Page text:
Scala combinator library for working with binary data.
This library focuses on contract-first and pure functional encoding and decoding of binary data. The following design constraints are considered:
- Binary structure should mirror protocol definitions and be self-evident under casual reading
- Mapping binary structures to types should be statically verified
- Encoding and decoding should be purely functional
- Failures in encoding and decoding should provide descriptive errors
- Compiler plugin should not be used
As a result, the library is implemented as a combinator based DSL. Performance is considered but yields to the above design constraints.
The library uses Shapeless and is heavily influenced by scala.util.parsing.combinator.
This project is licensed under a 3-clause BSD license.
People are expected to follow the Typelevel Code of Conduct when discussing scodec on the Github page, Gitter channel, mailing list, or other venues.
The primary abstraction is a
Codec[A], which supports encoding a value of type
A to a
BitVector and decoding a
BitVector to a value of type
codecs package provides a number of predefined codecs and combinators.
import scodec._ import scodec.bits._ import codecs._ // Create a codec for an 8-bit unsigned int followed by an 8-bit unsigned int followed by a 16-bit unsigned int val firstCodec = uint8 ~ uint8 ~ uint16 // Decode a bit vector using that codec val result: Attempt[DecodeResult[(Int ~ Int ~ Int)]] = firstCodec.decode(hex"102a03ff".bits) // Successful(DecodeResult(((16, 42), 1023), BitVector(empty))) // Sum the result val add3 = (_: Int) + (_: Int) + (_: Int) val sum: Attempt[DecodeResult[Int]] = result.map(_.map(add3)) // Successful(DecodeResult(1081, BitVector(empty)))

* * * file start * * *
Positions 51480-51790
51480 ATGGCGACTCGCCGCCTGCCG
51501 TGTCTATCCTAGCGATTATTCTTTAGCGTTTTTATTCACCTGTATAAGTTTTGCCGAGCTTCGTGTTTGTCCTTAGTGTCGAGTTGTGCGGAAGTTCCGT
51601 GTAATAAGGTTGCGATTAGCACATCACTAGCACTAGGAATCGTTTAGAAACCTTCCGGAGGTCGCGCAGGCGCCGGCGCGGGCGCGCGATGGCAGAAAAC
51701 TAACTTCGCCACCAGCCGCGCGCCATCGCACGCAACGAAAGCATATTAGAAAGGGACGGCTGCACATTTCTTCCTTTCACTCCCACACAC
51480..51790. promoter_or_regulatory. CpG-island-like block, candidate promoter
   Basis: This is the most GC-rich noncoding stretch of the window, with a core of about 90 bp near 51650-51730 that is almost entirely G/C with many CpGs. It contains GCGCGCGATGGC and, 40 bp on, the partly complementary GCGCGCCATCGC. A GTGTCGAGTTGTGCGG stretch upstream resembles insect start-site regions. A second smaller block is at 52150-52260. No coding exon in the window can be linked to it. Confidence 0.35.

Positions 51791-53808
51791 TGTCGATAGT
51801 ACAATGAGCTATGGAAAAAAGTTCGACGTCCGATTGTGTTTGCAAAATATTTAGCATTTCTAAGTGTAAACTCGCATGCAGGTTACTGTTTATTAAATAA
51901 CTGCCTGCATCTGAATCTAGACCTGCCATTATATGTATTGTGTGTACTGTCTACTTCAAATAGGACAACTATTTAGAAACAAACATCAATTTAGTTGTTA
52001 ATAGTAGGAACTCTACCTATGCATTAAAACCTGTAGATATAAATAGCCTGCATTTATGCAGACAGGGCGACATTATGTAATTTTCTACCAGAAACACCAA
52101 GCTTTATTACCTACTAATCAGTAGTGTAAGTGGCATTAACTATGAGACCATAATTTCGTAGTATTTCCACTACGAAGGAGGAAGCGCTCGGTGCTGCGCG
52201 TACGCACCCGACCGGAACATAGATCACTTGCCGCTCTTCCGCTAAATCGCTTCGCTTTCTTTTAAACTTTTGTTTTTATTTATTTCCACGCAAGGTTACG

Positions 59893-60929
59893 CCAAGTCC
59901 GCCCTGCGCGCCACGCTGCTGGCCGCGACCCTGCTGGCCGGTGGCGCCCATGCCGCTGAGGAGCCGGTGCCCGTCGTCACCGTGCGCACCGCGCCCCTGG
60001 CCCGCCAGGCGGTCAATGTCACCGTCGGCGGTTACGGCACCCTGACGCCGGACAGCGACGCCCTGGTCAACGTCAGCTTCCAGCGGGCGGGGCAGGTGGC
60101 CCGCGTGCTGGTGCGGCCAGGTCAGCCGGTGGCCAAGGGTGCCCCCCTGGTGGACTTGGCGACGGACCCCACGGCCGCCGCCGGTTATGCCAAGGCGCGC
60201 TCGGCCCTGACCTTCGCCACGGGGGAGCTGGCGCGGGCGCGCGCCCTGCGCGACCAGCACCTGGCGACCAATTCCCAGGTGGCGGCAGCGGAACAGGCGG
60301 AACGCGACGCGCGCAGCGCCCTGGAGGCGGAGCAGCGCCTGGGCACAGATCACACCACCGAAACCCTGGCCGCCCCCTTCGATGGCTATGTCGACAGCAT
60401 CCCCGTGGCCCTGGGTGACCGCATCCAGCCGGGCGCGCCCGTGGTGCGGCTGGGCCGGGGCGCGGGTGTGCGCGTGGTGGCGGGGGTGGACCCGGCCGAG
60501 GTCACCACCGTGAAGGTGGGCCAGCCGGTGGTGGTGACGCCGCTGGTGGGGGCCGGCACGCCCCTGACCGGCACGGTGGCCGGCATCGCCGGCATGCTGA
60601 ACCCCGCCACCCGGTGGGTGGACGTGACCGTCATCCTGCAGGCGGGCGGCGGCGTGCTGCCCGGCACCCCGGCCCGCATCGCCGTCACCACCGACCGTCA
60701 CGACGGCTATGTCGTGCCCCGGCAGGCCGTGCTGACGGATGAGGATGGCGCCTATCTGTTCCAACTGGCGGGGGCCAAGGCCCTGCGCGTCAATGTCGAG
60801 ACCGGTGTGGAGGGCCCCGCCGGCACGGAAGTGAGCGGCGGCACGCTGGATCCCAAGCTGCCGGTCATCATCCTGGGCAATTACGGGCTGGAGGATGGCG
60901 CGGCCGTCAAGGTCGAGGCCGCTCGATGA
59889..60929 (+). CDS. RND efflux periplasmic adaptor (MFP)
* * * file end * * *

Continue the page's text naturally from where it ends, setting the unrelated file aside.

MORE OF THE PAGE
Automatic case class binding is supported via Shapeless HLists:
case class Point(x: Int, y: Int, z: Int) val pointCodec = (int8 :: int8 :: int8).as[Point] val encoded: Attempt[BitVector] = pointCodec.encode(Point(-5, 10, 1)) // Successful(BitVector(24 bits, 0xfb0a01)) val decoded: Attempt[DecodeResult[Point]] = pointCodec.decode(hex"0xfb0a01".bits) // Successful(DecodeResult(Point(-5, 10, 1), BitVector(empty)))
Codecs can also be implicitly resolved, resulting in usage like:
// Assuming Codec[Point] is in implicit scope val encoded: Attempt[BitVector] = Codec.encode(Point(-5, 10, 1)) // Successful(BitVector(24 bits, 0xfb0a01)) val decoded: Attempt[DecodeResult[Point]] = Codec.decode[Point](hex"0xfb0a01".bits) // Successful(DecodeResult(Point(-5, 10, 1), BitVector(empty)))
Note: by default, scodec provides no implicit codecs. Many sensible defaults can be imported via
import scodec.codecs.implicits._, including codecs for various primitive types and some immutable collections.
New codecs can be created by either implementing the
Codec trait or by passing an encoder function and decoder function to the
Codec apply method. Typically, new codecs are created by applying one or more combinators to existing codecs.
Many libraries have support for scodec:
There are various examples in the test directory, including codecs for:
The scodec-protocols has production quality codecs for the above examples.
The bmsg library has a codec for the Bitcoin Cash and Bitcoin Core network protocol.
The fs2-http project uses FS2, scodec, and shapeless to implement a minimal HTTP client and server.
Testing Your Own Codecs
If you're creating your own
Codec instances scodec publishes some of its own test tooling in the
See the releases page on the website.
This project uses sbt and requires node.js to be installed in order to run Scala.js tests. To build, run